When it came to the manipulation of the Benghazi talking points, former State Department spokesman Victoria Nuland’s name surfaced in emails. In those emails, Nuland appeared to be an intermediary between the State Department and the C.I.A. On July 11th, Nuland appeared in front of the Senate Foreign Relations Committee for her confirmation hearing after being named as the administration’s choice for assistant secretary of state for European and Eurasian Affairs.
One of those emails from Nuland was from Friday, September 14th, in which Nuland informed members of the intelligence community that talking points needed to be changes because her ‘building leadership’ was not satisfied. At the July 11th hearing, Senator Ron Johnson (R-WI) pressed Nuland to explain who comprised ‘building leadership’. Nuland ultimately responded that it was on person – Deputy Chief of Staff Jake Sullivan. This was perhaps the lone takeaway from the hearing for Republicans – Jake Sullivan’s involvement.
Here’s a clip from Fox News Special Report on the hearings:
UPDATE: Here is a video of the full exchange between Nuland and Johnson. To Johnson’s credit, he got Nuland to finally cough up a name when asking her to explain who represented ‘building leadership’. To his discredit, after asking Nuland for those names, Johnson allowed her to meander through her answer from 1:53 – 5:24 until he stopped her before she gave one name. In football jargon, it was a clock-killing drive with multiple first downs. Johnson should have stopped her at the 1:59 mark and said something like, “Excuse me, Ms. Nuland, my time is limited. When you referred to “building leadership”, who did you mean?” Johnson pressed a bit harder but only got Sullivan’s name at the end of the clip.
Had Johnson insisted on short answers to his questions, he would have been able to ask more of them and likely would have gotten more than one name:
Back in May, the Weekly Standard’s Stephen Hayes wrote:
The CIA’s talking points, the ones that went out that Friday evening, were distributed via email to a group of top Obama administration officials. Forty-five minutes after receiving them, State Department spokeswoman Victoria Nuland expressed concerns about their contents, particularly the likelihood that members of Congress would criticize the State Department for “not paying attention to Agency warnings.” CIA officials responded with a new draft, stripped of all references to Ansar al Sharia.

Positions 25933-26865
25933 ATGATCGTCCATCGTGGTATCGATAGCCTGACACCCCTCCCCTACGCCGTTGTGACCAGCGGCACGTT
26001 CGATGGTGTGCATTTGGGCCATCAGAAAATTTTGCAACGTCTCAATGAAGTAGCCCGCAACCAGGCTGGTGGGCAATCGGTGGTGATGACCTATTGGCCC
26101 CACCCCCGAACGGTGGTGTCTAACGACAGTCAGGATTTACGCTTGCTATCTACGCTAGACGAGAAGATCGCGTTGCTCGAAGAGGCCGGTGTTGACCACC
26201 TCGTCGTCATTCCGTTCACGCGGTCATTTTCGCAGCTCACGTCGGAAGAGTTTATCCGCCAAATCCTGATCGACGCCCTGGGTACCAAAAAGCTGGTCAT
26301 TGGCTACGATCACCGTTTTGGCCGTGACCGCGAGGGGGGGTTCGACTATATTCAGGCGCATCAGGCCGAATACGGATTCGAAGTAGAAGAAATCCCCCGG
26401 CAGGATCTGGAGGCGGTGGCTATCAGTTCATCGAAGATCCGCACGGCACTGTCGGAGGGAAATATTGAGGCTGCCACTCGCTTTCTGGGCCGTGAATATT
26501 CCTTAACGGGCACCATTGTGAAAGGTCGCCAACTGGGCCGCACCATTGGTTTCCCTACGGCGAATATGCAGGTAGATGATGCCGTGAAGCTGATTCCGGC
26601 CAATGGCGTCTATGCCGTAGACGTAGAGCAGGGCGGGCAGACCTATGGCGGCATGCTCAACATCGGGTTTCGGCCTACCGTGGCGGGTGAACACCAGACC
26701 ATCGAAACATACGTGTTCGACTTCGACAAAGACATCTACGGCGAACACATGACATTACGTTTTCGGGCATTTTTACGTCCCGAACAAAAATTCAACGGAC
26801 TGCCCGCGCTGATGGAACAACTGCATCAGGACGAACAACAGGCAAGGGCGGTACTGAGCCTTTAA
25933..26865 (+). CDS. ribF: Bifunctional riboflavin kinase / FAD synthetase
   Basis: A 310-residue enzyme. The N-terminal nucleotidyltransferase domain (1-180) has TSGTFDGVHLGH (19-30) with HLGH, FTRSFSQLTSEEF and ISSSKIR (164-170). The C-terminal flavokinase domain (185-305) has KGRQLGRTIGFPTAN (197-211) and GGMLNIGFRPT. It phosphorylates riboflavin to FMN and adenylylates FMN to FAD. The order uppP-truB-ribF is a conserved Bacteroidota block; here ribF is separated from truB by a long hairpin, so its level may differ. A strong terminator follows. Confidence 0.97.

In an email a short time later, Nuland wrote that the changes did not “resolve all my issues or those of my building leadership.” She did not specify whom she meant by State Department “building leadership.” Ben Rhodes, a top Obama foreign policy and national security adviser, responded to the group, explaining that Nuland had raised valid concerns and advising that the issues would be resolved at a meeting of the National Security Council’s Deputies Committee the following morning. The Deputies Committee consists of high-ranking officials at the agencies with responsibility for national security—including State, Defense, and the CIA—as well as senior White House national security staffers.
Of course, if ‘Building Leadership’ = Jake Sullivan, why didn’t Nuland write “Jake” instead of “Building Leadership” in her email?
The answer likely involves allowing Sullivan to take the inconsequential fall while protecting the others who make up ‘building leadership’. Seriously, if Sullivan is ‘Building leadership’ then he needs to be wearing a cape.
If you thought Nuland’s words while on-duty represented the words of Hillary Clinton, not only were you mistaken but those words were apparently only the words of Sullivan.
As we’ve reported, for all intents and purposes, Sullivan was rewarded for his work on Benghazi, with the position of top National Security Adviser to Vice President Joe Biden.
It appears that the Republicans on the Senate committee that is going to confirm Nuland has again proven to be impotent. Senator Marco Rubio (R-FL) once again showed he is either out of his league or doing the bidding of the establishment by asking Nuland a question that enabled the former spokesman to wipe clean any on-the-record suspicions of Hillary’s involvement. It was as if Rubio lobbed a softball that Nuland smacked over the fence so Hillary could round the bases.
As was the case during Hillary’s testimony in front of the committee on January 23rd, Rand Paul was one of the few bright spots.
Correction: We initially reported that Nuland testified in front of the Senate Judiciary Committee. This was incorrect. She testified in front of the Senate Foreign Relations Committee.